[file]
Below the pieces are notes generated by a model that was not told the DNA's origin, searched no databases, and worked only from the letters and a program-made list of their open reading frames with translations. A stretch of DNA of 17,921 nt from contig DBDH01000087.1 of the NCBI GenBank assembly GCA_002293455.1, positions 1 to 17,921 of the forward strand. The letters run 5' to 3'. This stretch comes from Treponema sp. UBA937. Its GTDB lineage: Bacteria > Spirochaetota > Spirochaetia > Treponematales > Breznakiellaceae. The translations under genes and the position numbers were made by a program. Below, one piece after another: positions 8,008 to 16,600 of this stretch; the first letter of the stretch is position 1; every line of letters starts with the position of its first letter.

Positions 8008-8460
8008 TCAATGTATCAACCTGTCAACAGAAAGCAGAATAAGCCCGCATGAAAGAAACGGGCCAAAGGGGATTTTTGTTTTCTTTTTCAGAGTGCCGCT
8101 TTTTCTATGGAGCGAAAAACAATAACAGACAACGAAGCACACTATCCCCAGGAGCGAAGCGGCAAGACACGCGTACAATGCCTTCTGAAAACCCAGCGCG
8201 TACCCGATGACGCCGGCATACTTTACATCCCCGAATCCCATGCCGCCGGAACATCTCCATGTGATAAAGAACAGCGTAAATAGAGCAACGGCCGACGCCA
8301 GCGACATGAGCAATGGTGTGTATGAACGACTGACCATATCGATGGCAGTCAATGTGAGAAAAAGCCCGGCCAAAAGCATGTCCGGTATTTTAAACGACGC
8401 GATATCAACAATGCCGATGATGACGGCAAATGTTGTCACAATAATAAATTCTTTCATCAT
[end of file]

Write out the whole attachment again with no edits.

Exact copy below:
Below the pieces are notes generated by a model that was not told the DNA's origin, searched no databases, and worked only from the letters and a program-made list of their open reading frames with translations. A stretch of DNA of 17,921 nt from contig DBDH01000087.1 of the NCBI GenBank assembly GCA_002293455.1, positions 1 to 17,921 of the forward strand. The letters run 5' to 3'. This stretch comes from Treponema sp. UBA937. Its GTDB lineage: Bacteria > Spirochaetota > Spirochaetia > Treponematales > Breznakiellaceae. The translations under genes and the position numbers were made by a program. Below, one piece after another: positions 8,008 to 16,600 of this stretch; the first letter of the stretch is position 1; every line of letters starts with the position of its first letter.

Positions 8008-8460
8008 TCAATGTATCAACCTGTCAACAGAAAGCAGAATAAGCCCGCATGAAAGAAACGGGCCAAAGGGGATTTTTGTTTTCTTTTTCAGAGTGCCGCT
8101 TTTTCTATGGAGCGAAAAACAATAACAGACAACGAAGCACACTATCCCCAGGAGCGAAGCGGCAAGACACGCGTACAATGCCTTCTGAAAACCCAGCGCG
8201 TACCCGATGACGCCGGCATACTTTACATCCCCGAATCCCATGCCGCCGGAACATCTCCATGTGATAAAGAACAGCGTAAATAGAGCAACGGCCGACGCCA
8301 GCGACATGAGCAATGGTGTGTATGAACGACTGACCATATCGATGGCAGTCAATGTGAGAAAAAGCCCGGCCAAAAGCATGTCCGGTATTTTAAACGACGC
8401 GATATCAACAATGCCGATGATGACGGCAAATGTTGTCACAATAATAAATTCTTTCATCAT